My new autopilot consists of several very modern components, including redundant flight computers (dual Garmin G5s) and a sophisticated communication “bus” (a Controller Area Network bus) that lets all the various components talk to one another, irrespective of where they are located in my plane. A CAN bus derives from automotive “drive by wire” technology but is otherwise very similar in purpose and form to the various ARINC buses that connect the components in the 737 Max.

My autopilot also includes electric pitch trim. That means it can make the same types of configuration changes to my 172 that the flight computers and MCAS system make to the 737 Max. During the installation, after the first 737 Max crash, I remember remarking to a friend that it was not lost on me that I was potentially adding a hazard similar to the one that brought down the Lion Air crash.

Finally, my new autopilot also implements “envelope protection,” the envelope being the graph of the performance limitations of an aircraft. If my Cessna is not being flown by the autopilot, the system nonetheless constantly monitors the airplane to make sure that I am not about to stall it, roll it inverted, or a whole host of other things. Yes, it has its own “bitey dog” mode.

As you can see, the similarities between my US $20,000 autopilot and the multimillion-dollar autopilot in every 737 are direct, tangible, and relevant. What, then, are the differences?

For starters, the installation of my autopilot required paperwork in the form of a “Supplemental Type Certificate,” or STC. It means that the autopilot manufacturer and the FAA both agreed that my 1979 Cessna 172 with its (Garmin) autopilot was so significantly different from what the airplane was when it rolled off the assembly line that it was no longer the same Cessna 172. It was a different aircraft altogether.

In addition to now carrying a new (supplemental) aircraft-type certificate (and certification), my 172 required a very large amount of new paperwork to be carried in the plane, in the form of revisions and addenda to the aircraft operating manual. As you can guess, most of those addenda revolved around the autopilot system.

Of particular note in that documentation, which must be studied and understood by anyone who flies the plane, are various explanations of the autopilot system, including its command of the trim control system and its envelope protections.

There are instructions on how to detect when the system malfunctions and how to disable the system, immediately. Disabling the system means pulling the autopilot circuit breaker; instructions on how to do that are strewn throughout the documentation, repeatedly. Every pilot who flies my plane becomes intimately aware that it is not the same as any other 172.

This is a big difference between what pilots who want to fly my plane are told and what pilots stepping into a 737 Max are (or were) told.

Another difference is between the autopilots in my system and that in the 737 Max. All of the CAN bus–interconnected components constantly do the kind of instrument cross-check that human pilots do and that, apparently, the MCAS system in the 737 Max does not. For example, the autopilot itself has a self-contained attitude platform that checks the attitude information coming from the G5 flight computers. If there is a disagreement, the system simply goes off-line and alerts the pilot that she is now flying manually. It doesn’t point the airplane’s nose at the ground, thinking it’s about to stall.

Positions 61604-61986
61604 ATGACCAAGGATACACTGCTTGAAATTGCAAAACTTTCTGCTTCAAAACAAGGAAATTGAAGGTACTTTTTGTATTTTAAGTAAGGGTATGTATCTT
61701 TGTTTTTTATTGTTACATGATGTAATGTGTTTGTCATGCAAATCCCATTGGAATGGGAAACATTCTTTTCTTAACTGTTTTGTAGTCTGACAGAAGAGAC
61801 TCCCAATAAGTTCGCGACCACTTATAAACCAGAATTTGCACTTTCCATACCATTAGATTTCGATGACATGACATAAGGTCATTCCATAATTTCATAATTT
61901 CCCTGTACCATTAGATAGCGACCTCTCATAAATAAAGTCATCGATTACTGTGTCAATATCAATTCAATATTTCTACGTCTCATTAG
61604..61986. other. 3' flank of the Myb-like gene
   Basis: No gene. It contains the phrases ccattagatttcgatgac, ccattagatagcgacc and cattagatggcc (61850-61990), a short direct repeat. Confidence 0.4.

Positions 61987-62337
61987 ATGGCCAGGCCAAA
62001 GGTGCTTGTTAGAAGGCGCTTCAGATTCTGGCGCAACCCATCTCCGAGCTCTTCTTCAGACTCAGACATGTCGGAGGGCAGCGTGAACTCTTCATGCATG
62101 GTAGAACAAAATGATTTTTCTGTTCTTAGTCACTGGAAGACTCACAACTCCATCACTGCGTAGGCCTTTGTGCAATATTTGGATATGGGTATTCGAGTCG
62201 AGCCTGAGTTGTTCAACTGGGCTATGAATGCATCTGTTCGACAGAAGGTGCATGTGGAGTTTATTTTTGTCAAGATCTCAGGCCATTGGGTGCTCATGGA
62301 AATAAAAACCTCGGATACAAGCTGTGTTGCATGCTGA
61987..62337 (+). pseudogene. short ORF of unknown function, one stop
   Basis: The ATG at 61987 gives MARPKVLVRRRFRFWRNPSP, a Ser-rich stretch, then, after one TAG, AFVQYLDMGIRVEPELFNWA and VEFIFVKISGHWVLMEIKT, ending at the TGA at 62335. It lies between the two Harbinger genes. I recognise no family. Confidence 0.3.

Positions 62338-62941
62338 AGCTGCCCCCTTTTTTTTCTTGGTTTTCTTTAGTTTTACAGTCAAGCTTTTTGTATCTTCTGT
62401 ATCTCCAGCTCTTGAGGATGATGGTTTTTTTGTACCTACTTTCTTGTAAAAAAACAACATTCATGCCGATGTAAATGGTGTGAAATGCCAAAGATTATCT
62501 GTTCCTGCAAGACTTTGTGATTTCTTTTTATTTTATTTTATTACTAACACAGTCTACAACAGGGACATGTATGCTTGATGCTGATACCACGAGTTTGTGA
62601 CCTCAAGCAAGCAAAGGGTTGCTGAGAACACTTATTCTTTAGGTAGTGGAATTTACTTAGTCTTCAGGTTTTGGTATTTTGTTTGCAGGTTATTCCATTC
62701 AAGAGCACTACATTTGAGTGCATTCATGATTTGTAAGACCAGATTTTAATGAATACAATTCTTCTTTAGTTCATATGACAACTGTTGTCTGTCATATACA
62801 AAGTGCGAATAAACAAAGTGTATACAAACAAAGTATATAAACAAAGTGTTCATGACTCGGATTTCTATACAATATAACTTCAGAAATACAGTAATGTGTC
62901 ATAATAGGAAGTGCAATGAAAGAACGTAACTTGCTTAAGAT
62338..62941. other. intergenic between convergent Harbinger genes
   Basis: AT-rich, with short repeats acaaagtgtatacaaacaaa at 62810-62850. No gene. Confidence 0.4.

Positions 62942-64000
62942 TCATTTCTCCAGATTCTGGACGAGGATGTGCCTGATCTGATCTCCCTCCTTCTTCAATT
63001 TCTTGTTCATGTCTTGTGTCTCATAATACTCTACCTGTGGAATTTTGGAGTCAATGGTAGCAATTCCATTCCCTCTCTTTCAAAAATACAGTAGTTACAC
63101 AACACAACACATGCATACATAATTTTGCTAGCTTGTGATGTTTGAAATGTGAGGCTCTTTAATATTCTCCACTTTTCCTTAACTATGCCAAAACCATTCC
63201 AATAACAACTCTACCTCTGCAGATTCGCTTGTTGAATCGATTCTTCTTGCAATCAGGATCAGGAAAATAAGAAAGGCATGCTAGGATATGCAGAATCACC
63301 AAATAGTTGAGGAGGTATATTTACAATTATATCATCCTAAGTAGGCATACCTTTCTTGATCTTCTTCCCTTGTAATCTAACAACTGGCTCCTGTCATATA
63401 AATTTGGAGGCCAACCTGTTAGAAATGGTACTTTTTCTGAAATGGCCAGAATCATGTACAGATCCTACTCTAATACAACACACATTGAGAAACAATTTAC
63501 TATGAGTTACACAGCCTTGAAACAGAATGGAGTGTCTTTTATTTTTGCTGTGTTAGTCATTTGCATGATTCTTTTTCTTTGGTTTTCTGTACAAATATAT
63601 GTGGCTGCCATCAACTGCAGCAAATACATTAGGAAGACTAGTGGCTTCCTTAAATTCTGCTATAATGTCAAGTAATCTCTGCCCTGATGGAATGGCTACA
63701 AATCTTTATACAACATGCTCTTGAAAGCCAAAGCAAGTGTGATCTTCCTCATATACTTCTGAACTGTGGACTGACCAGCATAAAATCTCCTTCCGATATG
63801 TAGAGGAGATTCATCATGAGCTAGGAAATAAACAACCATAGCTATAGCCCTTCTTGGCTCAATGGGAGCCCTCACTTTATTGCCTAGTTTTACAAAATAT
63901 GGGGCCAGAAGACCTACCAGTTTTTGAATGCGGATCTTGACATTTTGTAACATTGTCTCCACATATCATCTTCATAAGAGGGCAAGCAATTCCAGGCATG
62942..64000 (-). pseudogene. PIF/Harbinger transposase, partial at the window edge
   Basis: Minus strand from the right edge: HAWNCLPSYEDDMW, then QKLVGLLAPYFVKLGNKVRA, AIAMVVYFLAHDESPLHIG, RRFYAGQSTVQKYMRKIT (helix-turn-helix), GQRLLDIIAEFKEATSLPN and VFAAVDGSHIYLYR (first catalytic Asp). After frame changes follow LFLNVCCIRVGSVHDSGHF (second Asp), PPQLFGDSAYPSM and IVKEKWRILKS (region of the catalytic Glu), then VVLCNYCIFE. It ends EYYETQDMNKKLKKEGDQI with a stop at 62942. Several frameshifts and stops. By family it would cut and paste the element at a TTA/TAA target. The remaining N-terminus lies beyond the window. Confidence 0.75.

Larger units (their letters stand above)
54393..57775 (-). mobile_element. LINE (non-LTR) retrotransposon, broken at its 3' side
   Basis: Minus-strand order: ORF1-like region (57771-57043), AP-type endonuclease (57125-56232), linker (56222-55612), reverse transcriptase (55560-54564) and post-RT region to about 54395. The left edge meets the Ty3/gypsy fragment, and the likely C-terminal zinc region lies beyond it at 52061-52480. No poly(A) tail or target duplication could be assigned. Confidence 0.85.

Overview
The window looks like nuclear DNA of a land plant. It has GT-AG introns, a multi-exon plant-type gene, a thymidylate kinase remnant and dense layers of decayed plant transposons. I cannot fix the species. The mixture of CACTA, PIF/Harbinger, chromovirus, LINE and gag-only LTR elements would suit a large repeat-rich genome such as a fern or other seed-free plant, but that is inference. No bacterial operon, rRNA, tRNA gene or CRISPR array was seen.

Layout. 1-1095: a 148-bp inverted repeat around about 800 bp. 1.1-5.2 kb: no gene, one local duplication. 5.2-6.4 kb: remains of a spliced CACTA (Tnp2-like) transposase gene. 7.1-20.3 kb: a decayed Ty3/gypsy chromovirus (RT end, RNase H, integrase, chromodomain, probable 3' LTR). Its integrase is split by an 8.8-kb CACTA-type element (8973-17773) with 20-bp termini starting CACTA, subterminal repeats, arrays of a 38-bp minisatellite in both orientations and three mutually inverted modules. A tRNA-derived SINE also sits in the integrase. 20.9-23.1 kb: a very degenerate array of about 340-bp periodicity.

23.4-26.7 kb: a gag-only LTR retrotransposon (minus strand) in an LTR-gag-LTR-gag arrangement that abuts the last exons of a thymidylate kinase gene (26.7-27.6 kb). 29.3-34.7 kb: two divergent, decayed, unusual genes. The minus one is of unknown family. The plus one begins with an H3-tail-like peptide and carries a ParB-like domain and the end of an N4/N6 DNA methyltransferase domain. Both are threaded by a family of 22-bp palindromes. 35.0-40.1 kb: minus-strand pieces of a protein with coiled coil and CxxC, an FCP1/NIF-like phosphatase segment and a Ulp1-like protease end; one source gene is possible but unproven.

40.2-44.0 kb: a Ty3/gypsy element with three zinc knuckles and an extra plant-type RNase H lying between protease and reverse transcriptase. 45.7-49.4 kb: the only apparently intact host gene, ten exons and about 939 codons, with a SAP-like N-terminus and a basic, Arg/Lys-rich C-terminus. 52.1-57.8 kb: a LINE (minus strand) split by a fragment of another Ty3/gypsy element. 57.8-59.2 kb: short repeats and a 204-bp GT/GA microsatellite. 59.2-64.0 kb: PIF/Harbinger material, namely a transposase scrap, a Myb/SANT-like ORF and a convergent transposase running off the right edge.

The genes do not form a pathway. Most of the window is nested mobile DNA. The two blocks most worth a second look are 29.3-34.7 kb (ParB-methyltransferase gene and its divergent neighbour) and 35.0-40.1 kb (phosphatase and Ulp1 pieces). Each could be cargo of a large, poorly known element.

Perhaps the biggest difference is in the amount of physical force it takes for the pilot to override the computers in the two planes. In my 172, there are still cables linking the controls to the flying surfaces. The computer has to press on the same things that I have to press on—and its strength is nowhere near as great as mine. So even if, say, the computer thought that my plane was about to stall when it wasn’t, I can easily overcome the computer.

In my Cessna, humans still win a battle of the wills every time. That used to be a design philosophy of every Boeing aircraft, as well, and one they used against their archrival Airbus, which had a different philosophy. But it seems that with the 737 Max, Boeing has changed philosophies about human/machine interaction as quietly as they’ve changed their aircraft operating manuals.

The 737 Max saga teaches us not only about the limits of technology and the risks of complexity, it teaches us about our real priorities. Today, safety doesn’t come first—money comes first, and safety’s only utility in that regard is in helping to keep the money coming. The problem is getting worse because our devices are increasingly dominated by something that’s all too easy to manipulate: software.

Hardware defects, whether they are engines placed in the wrong place on a plane or O-rings that turn brittle when cold, are notoriously hard to fix. And by hard, I mean expensive. Software defects, on the other hand, are easy and cheap to fix. All you need to do is post an update and push out a patch. What’s more, we’ve trained consumers to consider this normal, whether it’s an update to my desktop operating systems or the patches that get posted automatically to my Tesla while I sleep.

Back in the 1990s, I wrote an article comparing the relative complexity of the Pentium processors of that era, expressed as the number of transistors on the chip, to the complexity of the Windows operating system, expressed as the number of lines of code. I found that the complexity of the Pentium processors and the contemporaneous Windows operating system was roughly equal.